Home Cameras/Lenses Leica Return of Tom Stanworth and a Leica changing moment

Return of Tom Stanworth and a Leica changing moment

 Darulaman Palace around 2009, Leica M6 and Zeiss 50mm Planar (Tom Stanworth)
Darulaman Palace around 2009, Leica M6 and Zeiss 50mm Planar (Tom Stanworth)

Tom Stanworth has returned to live in Britain after over eleven years in war-torn Afghanistan. During that time he has used his film Leicas, and latterly a Mark I Monochrome, to record life in a country that few of us can ever hope to visit. His Leicas, and a tiny Ricoh GR, have been his constant companions throughout the decade. We have written about Tom’s adventures on several occasions and you can find a list of links at the end of this article. 

A brilliant photographer and owner of the popular Photo Fundamentalist blog, Tom has used the opportunity of his return to England to assess his relationship with Leica:

I have shot the Leica M system for over ten years and I still absolutely love it. But things have changed. My needs and priorities have changed and my circumstances have changed. The camera ‘landscape’ has also moved forwards and these all impact such decisions. I started with Leica film cameras (I’ve owned various M2, M3, M6 and MP cameras at one point or other) and jumped into Leica digital with a Monochrom (M9M). The resultant photos have wowed me, but there is more to it than that. I have to remain focused on the most cost effective ways of producing the best photographs I can. Its also important not to forget that you can’t evaluate the quality of photographs you haven’t taken. One must therefore ask whether a system is restrictive and leaves you wishing for X, Y or Z.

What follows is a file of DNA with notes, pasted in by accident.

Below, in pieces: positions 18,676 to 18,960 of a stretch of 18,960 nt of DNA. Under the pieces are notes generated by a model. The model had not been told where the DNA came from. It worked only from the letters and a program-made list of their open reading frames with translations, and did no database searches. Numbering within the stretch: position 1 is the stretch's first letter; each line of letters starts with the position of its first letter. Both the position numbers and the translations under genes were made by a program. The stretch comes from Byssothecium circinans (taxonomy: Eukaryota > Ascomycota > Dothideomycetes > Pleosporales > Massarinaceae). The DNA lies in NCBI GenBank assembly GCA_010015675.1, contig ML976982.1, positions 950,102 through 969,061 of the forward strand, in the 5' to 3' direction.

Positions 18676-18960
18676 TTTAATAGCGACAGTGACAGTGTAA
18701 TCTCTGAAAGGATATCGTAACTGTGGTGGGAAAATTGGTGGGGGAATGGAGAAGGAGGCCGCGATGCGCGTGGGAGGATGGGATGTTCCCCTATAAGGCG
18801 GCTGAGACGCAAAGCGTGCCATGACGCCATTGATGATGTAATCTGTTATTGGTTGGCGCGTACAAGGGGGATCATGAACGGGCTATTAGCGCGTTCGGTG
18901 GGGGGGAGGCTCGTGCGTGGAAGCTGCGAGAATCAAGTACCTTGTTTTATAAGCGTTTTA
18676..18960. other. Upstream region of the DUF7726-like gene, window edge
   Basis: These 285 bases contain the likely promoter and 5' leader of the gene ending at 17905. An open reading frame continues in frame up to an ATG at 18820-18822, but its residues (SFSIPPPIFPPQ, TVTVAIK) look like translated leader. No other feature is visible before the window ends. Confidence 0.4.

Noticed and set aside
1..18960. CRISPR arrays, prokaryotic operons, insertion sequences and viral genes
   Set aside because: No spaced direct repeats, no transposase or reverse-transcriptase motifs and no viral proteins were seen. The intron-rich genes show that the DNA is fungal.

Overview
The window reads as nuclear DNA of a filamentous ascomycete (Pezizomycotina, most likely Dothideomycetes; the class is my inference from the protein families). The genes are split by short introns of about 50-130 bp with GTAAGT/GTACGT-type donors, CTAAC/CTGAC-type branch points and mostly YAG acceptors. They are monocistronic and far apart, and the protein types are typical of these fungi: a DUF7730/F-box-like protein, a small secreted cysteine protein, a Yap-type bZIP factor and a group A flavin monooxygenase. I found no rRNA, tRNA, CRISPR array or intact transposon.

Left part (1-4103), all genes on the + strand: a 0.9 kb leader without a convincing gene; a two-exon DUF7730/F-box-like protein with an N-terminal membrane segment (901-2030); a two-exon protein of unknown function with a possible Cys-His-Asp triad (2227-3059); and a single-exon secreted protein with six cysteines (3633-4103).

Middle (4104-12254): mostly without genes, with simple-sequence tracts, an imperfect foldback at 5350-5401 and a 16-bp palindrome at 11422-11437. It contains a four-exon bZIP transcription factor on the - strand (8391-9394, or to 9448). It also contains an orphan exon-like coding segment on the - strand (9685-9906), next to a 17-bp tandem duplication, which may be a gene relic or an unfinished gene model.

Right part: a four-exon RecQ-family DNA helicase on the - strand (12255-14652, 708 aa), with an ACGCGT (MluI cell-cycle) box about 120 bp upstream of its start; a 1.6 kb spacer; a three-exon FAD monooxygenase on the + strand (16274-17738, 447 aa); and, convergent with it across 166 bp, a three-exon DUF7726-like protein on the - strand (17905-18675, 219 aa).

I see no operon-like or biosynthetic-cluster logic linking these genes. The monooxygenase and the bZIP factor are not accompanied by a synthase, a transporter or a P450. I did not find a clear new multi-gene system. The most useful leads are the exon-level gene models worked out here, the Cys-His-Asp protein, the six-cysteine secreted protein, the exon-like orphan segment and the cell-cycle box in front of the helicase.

Another of Tom Stanworth
Another of Tom Stanworth’s iconic and moving images from Afganistan: Heroin addicts outside the peripheral buildings at the Russian Cultural Centre, taken in 2008.

Tom has chosen to move his full-frame photography from Leica to Sony, while retaining the APS-C Ricoh GR as a handy, pocket go-anywhere camera for street work. He makes some persuasive arguments in favour of the move to Sony, many of which I can appreciate. Certainly in terms of value for money there is no disputing the cost-effectiveness of the Sony FE system. I can also fully understand his loyalty to the Ricoh GR. I also have one of these little cameras on the gear shelf and slip it into my pocket when I want to travel really light.